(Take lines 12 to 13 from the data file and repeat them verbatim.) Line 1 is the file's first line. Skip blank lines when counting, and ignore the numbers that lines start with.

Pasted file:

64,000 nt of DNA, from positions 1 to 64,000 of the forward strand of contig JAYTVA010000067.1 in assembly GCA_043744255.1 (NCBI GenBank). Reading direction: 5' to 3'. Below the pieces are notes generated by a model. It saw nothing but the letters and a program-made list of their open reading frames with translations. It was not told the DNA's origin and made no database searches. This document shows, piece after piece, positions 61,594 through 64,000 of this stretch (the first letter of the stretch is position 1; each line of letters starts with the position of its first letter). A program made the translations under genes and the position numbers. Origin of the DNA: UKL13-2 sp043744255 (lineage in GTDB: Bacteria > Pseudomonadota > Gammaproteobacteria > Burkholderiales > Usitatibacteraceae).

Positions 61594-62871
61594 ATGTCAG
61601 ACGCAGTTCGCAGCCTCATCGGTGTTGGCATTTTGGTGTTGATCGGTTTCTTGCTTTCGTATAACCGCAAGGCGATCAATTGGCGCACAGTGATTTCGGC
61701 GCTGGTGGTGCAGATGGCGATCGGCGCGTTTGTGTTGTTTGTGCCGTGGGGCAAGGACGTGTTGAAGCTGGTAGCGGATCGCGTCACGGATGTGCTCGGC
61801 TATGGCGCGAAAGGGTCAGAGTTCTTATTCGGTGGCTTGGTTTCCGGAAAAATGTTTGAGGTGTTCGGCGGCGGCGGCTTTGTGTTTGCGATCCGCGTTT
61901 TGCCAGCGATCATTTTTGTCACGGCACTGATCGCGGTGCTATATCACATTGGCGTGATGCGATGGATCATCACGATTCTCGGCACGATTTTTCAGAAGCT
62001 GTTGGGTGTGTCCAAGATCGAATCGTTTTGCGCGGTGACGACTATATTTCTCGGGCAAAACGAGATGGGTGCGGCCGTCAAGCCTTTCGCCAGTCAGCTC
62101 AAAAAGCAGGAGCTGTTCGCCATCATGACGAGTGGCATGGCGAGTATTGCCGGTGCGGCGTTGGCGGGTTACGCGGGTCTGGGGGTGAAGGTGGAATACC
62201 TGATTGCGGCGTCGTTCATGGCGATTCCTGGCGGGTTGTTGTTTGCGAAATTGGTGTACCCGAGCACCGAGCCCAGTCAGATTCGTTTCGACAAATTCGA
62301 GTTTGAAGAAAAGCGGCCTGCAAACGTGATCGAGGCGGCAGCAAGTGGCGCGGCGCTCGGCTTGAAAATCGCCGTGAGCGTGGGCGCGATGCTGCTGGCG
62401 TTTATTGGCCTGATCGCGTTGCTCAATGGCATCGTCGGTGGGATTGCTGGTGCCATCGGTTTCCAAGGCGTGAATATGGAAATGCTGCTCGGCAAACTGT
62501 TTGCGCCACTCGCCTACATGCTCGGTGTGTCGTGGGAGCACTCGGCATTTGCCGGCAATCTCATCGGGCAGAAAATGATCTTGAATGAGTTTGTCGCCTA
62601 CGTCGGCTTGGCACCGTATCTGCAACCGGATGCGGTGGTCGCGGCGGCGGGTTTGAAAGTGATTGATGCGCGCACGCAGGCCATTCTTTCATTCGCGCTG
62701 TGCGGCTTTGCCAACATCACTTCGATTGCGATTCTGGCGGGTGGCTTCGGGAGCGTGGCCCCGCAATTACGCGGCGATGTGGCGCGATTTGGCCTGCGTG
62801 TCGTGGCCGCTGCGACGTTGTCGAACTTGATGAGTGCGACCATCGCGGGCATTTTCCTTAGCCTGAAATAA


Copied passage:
62401 TTTATTGGCCTGATCGCGTTGCTCAATGGCATCGTCGGTGGGATTGCTGGTGCCATCGGTTTCCAAGGCGTGAATATGGAAATGCTGCTCGGCAAACTGT
62501 TTGCGCCACTCGCCTACATGCTCGGTGTGTCGTGGGAGCACTCGGCATTTGCCGGCAATCTCATCGGGCAGAAAATGATCTTGAATGAGTTTGTCGCCTA